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Posts Tagged ‘Revelation’

From time to time the course of events hands to us a particularly pleasant fruit encased in a most bitter shell.

The genre of biblical literature—it is of course to be found outside the biblical text as well—that is called ‘apocalyptic’ addresses itself to the faithful who have lost control. Words like ‘power’, ‘influence’, and ‘clout’ have meaning in a society and an historical moment in which the pious can share in the shaping of their space, their time, their shared destiny. Often this privilege is denied. Then, apocalyptic speaks its word. (more…)

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I am not a doomsayer.

If this sounds both egocentric and unrequired, I risk making my statement in just this way because I am headed in the direction of one of those apocalyptic texts in Revelation of which the doomsayers drink deeply and then scatter their painfully precise predictions to the wind.

As I write this, we are in the midst of or in the wake of or at the beginning of an economic shakedown that many are calling unprecedented. I’ve consulted with a lot of smart people on where events appear to be taking us. None of them knows. (more…)

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For a reader like me who has lived without hunger and first-hand experience of judicial violence, it is difficult to fathom the venom that the writer of the Apocalypse injects into his depictions of cosmic villains. Babylon the great mercantile capital, figured as a woman, is a case in point:

So he carried me away in the spirit into a wilderness, and I saw a woman sitting on a scarlet beast that was full of blasphemous names, and it had seven heads and ten horns. The woman was clothed in purple and scarlet, and adorned with gold and jewels and pearls, holding in her hand a golden cup full of abominations and the impurities of her fornication; and on her forehead was written a name, a mystery: ‘Babylon the great, mother of whores and of earth’s abominations.’ And I saw that the woman was drunk with the blood of the saints and the blood of the witnesses to Jesus. When I saw her, I was greatly amazed.

John sees an incorrigible evil in the world’s conventional arrangements that I do not. Where he detects the brazen drunkenness of a woman who has gulped won ‘the blood of the saints and the blood of the witnesses to Jesus’ from a filthy goblet, I see a flow of goods and services that perhaps could become a bit more fluid if only the boys at the WTO would get their act a bit more together on the Doha Round. (more…)

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Anger, we are resolutely assured, is not a bad emotion. If societal instruction comes to us in unanimity on any topic, this one surely occupies the top of the list.

It is also true: anger is not in itself a bad thing. (more…)

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Rarely does the identity of a drama’s principal players come so clearly stated. At the beginning of the apocalyptic scroll that we call John’s Revelation, both the Lord God and the work’s human author declare themselves. It is a most pregnant juxtaposition:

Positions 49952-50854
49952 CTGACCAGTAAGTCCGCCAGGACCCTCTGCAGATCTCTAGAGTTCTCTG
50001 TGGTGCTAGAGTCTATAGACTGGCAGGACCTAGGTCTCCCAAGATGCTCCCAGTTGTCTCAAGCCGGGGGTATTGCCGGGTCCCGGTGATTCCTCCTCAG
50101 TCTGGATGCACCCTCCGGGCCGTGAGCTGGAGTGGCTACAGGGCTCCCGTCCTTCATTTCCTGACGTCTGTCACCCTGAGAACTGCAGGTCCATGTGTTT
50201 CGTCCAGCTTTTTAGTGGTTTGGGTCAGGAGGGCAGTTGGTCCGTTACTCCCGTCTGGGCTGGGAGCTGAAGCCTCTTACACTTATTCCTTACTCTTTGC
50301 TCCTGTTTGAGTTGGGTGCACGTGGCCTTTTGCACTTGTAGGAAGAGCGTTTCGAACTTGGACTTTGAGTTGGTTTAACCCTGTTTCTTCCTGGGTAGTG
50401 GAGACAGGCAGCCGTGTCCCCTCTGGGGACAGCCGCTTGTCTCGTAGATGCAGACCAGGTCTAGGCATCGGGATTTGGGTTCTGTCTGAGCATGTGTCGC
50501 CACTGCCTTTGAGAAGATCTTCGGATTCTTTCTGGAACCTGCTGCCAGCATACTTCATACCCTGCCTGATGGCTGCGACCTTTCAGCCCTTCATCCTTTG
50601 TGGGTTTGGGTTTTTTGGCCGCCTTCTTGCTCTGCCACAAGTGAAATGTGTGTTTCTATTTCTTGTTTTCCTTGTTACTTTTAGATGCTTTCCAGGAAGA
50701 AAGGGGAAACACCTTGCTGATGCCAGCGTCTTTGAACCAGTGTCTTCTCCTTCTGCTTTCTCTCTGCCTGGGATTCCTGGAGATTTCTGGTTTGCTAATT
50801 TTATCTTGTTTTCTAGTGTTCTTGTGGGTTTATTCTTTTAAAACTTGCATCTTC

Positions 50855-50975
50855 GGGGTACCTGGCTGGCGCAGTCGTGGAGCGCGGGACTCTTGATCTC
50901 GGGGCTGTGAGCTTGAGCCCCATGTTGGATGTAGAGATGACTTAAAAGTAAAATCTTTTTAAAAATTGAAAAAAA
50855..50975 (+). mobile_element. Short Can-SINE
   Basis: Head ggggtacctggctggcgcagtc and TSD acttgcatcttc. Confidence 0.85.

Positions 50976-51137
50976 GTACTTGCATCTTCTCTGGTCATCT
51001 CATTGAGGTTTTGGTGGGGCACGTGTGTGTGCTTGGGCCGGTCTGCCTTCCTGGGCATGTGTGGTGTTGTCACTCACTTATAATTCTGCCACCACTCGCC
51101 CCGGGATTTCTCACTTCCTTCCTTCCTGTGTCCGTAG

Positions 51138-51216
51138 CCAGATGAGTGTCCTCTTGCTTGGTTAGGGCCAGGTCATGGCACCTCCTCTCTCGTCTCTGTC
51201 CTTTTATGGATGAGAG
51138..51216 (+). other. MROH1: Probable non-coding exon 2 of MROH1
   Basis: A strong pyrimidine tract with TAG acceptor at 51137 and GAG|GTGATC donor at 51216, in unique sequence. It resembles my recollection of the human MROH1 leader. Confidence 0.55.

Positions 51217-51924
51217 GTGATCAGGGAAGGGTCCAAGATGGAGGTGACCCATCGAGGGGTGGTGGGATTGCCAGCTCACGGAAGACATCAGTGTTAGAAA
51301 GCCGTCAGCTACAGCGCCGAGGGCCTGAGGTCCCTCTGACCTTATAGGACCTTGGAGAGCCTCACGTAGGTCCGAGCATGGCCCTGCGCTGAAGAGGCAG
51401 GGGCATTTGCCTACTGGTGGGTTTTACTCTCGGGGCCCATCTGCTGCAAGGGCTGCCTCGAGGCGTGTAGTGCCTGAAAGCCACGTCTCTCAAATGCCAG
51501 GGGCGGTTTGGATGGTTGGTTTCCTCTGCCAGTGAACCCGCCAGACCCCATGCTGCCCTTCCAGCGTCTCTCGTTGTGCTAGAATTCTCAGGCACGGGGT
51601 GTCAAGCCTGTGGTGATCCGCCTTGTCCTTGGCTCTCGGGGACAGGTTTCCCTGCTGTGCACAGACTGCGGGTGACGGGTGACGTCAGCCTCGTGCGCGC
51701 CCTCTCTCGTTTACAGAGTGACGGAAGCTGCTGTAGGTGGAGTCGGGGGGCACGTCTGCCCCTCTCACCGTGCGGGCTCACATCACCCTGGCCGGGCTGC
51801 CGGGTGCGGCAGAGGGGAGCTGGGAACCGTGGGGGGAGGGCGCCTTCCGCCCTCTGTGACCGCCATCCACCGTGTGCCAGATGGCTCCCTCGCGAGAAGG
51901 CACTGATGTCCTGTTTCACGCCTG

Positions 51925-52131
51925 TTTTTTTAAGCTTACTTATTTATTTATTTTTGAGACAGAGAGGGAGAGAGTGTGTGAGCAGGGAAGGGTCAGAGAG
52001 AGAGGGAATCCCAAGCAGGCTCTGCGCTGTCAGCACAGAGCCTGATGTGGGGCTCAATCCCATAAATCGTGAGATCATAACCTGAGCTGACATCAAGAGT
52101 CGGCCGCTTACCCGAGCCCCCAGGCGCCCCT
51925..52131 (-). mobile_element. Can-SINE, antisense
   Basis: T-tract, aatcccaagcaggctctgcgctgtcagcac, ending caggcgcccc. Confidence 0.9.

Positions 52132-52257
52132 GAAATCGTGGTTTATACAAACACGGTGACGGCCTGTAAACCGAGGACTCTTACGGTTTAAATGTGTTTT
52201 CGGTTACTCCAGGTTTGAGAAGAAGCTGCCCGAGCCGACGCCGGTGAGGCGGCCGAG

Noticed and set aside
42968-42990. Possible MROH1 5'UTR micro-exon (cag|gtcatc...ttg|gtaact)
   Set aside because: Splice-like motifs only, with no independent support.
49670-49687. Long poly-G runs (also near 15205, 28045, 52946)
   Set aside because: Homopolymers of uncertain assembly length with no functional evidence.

‘I am the Alpha and the Omega,’ says the Lord God, who is and who was and who is to come, the Almighty. I, John, your brother who share with you in Jesus the persecution and the kingdom and the patient endurance, was on the island called Patmos because of the word of God and the testimony of Jesus.

The Lord God declares himself earlier and later than all reality that is knowable from our human perspective. He is its antecedent and its epilogue. There is no seeing beyond him, no shape or substance outside of him and his creative will. He has no shelf date, no competitor in the race of time.

This is conventional stuff, though hardly superficial. Faith in one God is capable of absorbing these statements without violence to its tissue, although the knowing of God in the flow of time will absorb all the energy, conviction, and life of those who determine to know him here. (more…)

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There seems to be an inverse relationship between the repugance we feel over bloody scenes of vindication, on the one hand, and the weight of evil’s crush that we have known or observed from close corners, on the other. It is easy to become too precious about gore when life has not pressed our noses into the human cost of evil unbound. When oppression is just a notion, the blood of vindication running up to the horse’s bridles seems per se a grotesque and unnecessary image. (more…)

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The funerals of judgmental prophets often attract applause. Their death is good news. Their stillness means we can get back to what we were about. The shadow of doubt regarding their potential credibility is lost in normalcy’s reassuring brightness.

It is this way with prophets. They are mortal. They bother us for a time, then move on. Some become irrelevant, others discredit themselves and their message, still others overreach and become absurd. Some of them we kill. It seems continuity’s only option. (more…)

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Christian faith hinges upon the relationship between God and humankind. Specifically, it discerns in the person of Jesus Christ a mystery that probes at the edges of monotheistic conviction while fully embracing it. Jesus Christ is both fully God and fully human, a conviction sketched out in the New Testament but requiring centuries before its formulation in more or less classical form in the Nicene Creed and the Chalcedonian Definition.

Christians do well to call this a ‘mystery’, not because it is antithetical to careful reasoning but because it is deeply paradoxical. (more…)

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